Sifting Dry Ingredients Together
In the old days (when I was a kid), cooks used a mechanical sifter to mix dry ingredients. You don’t see sifters much anymore; nowadays, cooks place dry ingredients in a bowl and whisk them together.

Portioning out the Dough
Bakeries use cookie scoops to portion dough to achieve consistent baking results. I once took a deep dive into the world of cookie scoops and learned that each scoop has a tiny number engraved on it that tells a baker how many cookies they will get from one quart of dough (or of ice cream, their initial intended use). Here’s a link: Cookie Scoops as a Unit of Measure. Who knew?

Sugar Topping
The cookies are topped with coarse-grained sugar, giving them a beautiful finish. Joan introduced me to King Arthur’s Sparkling White Sugar. It’s a game changer for providing cookies that have that bakery look. The crystals do not dissolve while cooking. An alternative is turbinado or plain sugar.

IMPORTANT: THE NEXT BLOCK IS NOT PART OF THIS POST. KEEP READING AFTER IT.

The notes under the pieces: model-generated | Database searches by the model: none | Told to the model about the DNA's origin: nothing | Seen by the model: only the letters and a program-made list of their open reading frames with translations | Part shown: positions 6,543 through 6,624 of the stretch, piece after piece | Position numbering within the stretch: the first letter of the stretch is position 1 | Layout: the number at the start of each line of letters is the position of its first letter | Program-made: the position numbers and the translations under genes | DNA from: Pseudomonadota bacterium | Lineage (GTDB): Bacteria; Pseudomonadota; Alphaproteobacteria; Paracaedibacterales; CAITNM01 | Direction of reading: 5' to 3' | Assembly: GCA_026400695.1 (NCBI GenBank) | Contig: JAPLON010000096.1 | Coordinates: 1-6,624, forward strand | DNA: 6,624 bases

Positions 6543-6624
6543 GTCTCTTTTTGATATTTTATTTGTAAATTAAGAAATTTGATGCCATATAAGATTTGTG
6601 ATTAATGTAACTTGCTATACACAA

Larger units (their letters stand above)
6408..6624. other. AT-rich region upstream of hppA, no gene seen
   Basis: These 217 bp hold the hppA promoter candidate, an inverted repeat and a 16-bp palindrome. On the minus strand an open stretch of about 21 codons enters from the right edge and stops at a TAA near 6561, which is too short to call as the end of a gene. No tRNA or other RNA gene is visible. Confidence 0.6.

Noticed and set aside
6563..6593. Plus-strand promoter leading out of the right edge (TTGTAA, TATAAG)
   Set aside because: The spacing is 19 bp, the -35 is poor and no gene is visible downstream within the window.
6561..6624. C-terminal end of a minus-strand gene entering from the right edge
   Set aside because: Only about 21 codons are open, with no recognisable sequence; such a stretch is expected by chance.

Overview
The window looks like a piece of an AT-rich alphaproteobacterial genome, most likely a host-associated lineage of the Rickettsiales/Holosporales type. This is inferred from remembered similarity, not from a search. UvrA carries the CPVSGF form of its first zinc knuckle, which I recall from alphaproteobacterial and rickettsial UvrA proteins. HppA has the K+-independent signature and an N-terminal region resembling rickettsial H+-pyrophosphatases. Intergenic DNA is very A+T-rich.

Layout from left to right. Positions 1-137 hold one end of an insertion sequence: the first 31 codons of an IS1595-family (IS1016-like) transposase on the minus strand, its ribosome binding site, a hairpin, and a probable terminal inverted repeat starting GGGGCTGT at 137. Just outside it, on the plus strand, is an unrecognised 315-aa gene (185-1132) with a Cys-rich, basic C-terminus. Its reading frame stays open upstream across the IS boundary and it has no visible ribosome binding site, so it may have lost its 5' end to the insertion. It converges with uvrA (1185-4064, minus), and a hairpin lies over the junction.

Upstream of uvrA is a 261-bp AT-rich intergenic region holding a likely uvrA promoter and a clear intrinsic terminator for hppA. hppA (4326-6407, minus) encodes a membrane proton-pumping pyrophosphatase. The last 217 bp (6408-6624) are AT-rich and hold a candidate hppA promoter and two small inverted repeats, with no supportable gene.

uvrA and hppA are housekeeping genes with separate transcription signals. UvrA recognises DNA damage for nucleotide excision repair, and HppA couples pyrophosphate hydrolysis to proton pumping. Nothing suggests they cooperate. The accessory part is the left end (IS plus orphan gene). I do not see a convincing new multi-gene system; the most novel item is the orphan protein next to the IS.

Yield: 4 dozen, 3-inch cookies


The recipe I have written is a doubled version of Joan’s. The cookies have a long shelf life, freeze well, and are happily received as gifts; it makes sense to double it and only mess up the kitchen once.

½  cup coarse-grained sugar
5 cups (22 ounces) all-purpose flour
2 teaspoons baking soda
½ teaspoon salt
4 teaspoons ground ginger
1½ teaspoons ground cinnamon
1 teaspoon ground cloves
1½ cups (3 sticks) butter at room temperature
2 cups granulated sugar
½ cup sorghum or unsulfured molasses
2 large eggs

Mise en Place

Preheat oven to 350º.
Use 3 ungreased cookie sheets.

Place the ½ cup of coarse-grained sugar for sprinkles in a shallow bowl and set aside.

Mix flour, baking soda, salt, ginger, cinnamon, and cloves in a medium bowl. Use a whisk to thoroughly mix. Set aside.